System? Bush’s missile defense plan isn’t a system. A system is something that works.
[quote]U.S. Missile Defense Test Fails
Latest Setback in Pacific Fuels Doubts About System’s Future
December 16, 2004
The Bush administration’s effort to build a system for defending the country against ballistic missile attack suffered an embarrassing setback yesterday when an interceptor missile failed to launch during the first flight test of the system in two years. . .
The aborted test cast fresh doubt over when Defense Secretary Donald H. Rumsfeld would decide to put the new system on alert. That decision had been expected earlier this fall, after the installation of an initial set of six interceptors at a launch facility near Fairbanks, Alaska.
. . . Pentagon officials have described the facility as going through a “shakedown” phase and have insisted that the decision to declare it operational would be made independent of the outcome of the flight test. Lawrence Di Rita, the Pentagon’s top spokesman, reiterated yesterday that “the test was not connected to any decisions about operational capability.” :loco:
. . . the Pentagon’s top spokesman, reiterated yesterday that “the test was not connected to any decisions about operational capability.”
The previous flight test, in December 2002, also flopped when the kill vehicle failed to separate from the booster. Pentagon officials suspended further flight testing until a new booster could be developed, but that effort took longer than expected.
By spring of this year, the new booster was ready, but the discovery of a faulty circuit board in the kill vehicle prompted Pentagon officials to order a lengthy bottom-up review of all components.
In mid-August, the missile interceptor was again set to go when technicians found a glitch in the booster’s flight computer. Replacing the computer created another delay.
In September, program officials announced yet another postponement after discovering modifications that had been made to the interceptor without thorough ground testing. . .[/quote]
washingtonpost.com/wp-dyn/ar … Dec15.html
[quote]U.S. Missile Defense Again Fails Key Test
Tuesday, February 15, 2005
For the second time in as many months, the Bush administration’s new missile defense system failed to complete a key test yesterday, automatically shutting down a few seconds before an interceptor missile was to launch toward a mock enemy warhead. . .
Yesterday’s miscarried test was created to duplicate a Dec. 15 trial that also failed. Both tests were to have marked the first flights of the advanced interceptor missile. Earlier tests had used a slower, less sophisticated interceptor.
The latest tests called for the interceptor’s booster rocket to shoot into space and release a “kill vehicle” that closes in on a mock enemy warhead and destroys it in a high-speed collision.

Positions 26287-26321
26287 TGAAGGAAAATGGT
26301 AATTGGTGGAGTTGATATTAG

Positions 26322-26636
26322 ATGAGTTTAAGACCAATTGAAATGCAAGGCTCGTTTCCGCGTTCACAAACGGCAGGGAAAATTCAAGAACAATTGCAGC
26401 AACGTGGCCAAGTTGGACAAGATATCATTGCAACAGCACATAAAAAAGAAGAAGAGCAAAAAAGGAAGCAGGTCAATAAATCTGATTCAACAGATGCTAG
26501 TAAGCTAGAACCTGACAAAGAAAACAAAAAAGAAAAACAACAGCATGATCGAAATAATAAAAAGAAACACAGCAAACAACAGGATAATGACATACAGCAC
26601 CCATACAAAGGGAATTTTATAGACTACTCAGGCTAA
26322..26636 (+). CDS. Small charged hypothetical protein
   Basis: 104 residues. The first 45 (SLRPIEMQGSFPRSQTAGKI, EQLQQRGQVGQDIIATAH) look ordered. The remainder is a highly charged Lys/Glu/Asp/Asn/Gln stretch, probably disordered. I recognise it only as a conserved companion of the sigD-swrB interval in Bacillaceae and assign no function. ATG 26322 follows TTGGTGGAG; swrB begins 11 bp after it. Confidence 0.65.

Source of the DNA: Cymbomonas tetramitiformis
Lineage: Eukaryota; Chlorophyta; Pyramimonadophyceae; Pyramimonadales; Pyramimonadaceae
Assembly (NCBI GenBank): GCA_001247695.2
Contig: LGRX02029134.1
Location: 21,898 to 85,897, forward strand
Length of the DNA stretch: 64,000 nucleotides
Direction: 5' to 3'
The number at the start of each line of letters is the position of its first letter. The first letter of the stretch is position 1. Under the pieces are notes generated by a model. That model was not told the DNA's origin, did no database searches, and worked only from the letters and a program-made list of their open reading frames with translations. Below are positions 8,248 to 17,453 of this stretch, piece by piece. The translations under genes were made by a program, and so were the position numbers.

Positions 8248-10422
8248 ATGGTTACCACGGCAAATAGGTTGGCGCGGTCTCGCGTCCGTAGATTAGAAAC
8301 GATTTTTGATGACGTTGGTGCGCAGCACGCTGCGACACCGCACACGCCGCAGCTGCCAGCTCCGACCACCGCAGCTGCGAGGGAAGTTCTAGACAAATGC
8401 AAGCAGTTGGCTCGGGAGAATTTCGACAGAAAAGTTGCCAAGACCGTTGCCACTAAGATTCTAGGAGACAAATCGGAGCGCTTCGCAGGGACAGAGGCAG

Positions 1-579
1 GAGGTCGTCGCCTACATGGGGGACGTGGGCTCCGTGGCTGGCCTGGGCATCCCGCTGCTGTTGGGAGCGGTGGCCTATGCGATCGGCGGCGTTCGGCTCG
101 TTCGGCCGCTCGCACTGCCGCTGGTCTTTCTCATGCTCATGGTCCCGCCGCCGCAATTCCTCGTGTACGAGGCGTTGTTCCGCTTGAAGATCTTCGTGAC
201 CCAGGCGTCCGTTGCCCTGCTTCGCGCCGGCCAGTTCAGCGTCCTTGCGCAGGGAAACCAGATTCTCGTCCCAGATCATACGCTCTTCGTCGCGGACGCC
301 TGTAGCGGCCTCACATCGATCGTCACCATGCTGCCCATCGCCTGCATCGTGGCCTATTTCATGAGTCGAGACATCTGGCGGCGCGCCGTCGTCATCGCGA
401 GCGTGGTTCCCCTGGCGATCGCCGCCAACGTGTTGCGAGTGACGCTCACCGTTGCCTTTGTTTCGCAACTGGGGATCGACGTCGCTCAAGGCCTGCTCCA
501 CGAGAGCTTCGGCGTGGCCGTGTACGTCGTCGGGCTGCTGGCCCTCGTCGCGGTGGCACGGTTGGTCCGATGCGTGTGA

In both recent tests, the mock enemy warhead was launched successfully from Kodiak, Alaska, but the interceptor failed to get off the ground. . .
Since 1999, the Pentagon has conducted 10 tests of the missile defense system, five of which have resulted in hits. But only the last two tests have used the actual interceptor designed for real-world missions; earlier tests employed surrogates.
David Wright, co-director in the global security program at the Union of Concerned Scientists, said in a statement that yesterday’s failure showed “the program is being pushed ahead for political reasons regardless of its capability.” . . .[/quote]
washingtonpost.com/wp-dyn/ar … Feb14.html
Well, besides me, how about the General Accounting Office.
[quote]Auditors Fault Missile Defense Plans
Jun 1, 2006
WASHINGTON (Reuters) - The United States has spent about $91 billion since the mid-1980s to defend against enemy ballistic missiles, but it has no clear criteria for deciding to use the system and its operational costs remain unclear, the Government Accountability Office said on Thursday. . .
The GAO, the non-partisan, investigative arm of Congress, urged the Pentagon to draw up standards that each component and the overall ballistic missile defense system must meet before they can be used, just as other major weapons programs do.
It also recommended that the Department of Defense (DOD) set up a new structure to identify all the costs of operating the missile defense system, some of which are now being funded with research money, and report them to Congress. . .
“Without the ability to identify and assess total ballistic missile defense operational costs, neither DOD nor Congress has complete information to make funding and trade-off decisions among competing priorities,” the report said.
The Bush administration asked Congress for $10.4 billion in fiscal 2007 for all missile defenses, up from about $8.8 billion for the current year.
Combined spending on missile defense projects remained the costliest item in the defense budget. . . the GAO report was the latest in a string of critical reviews by various watchdog agencies. All see “serious deficiencies” with the program. . .
“They’re spending a lot of money, but no one has an idea of what it will do and … whether it will work” . . .[/quote]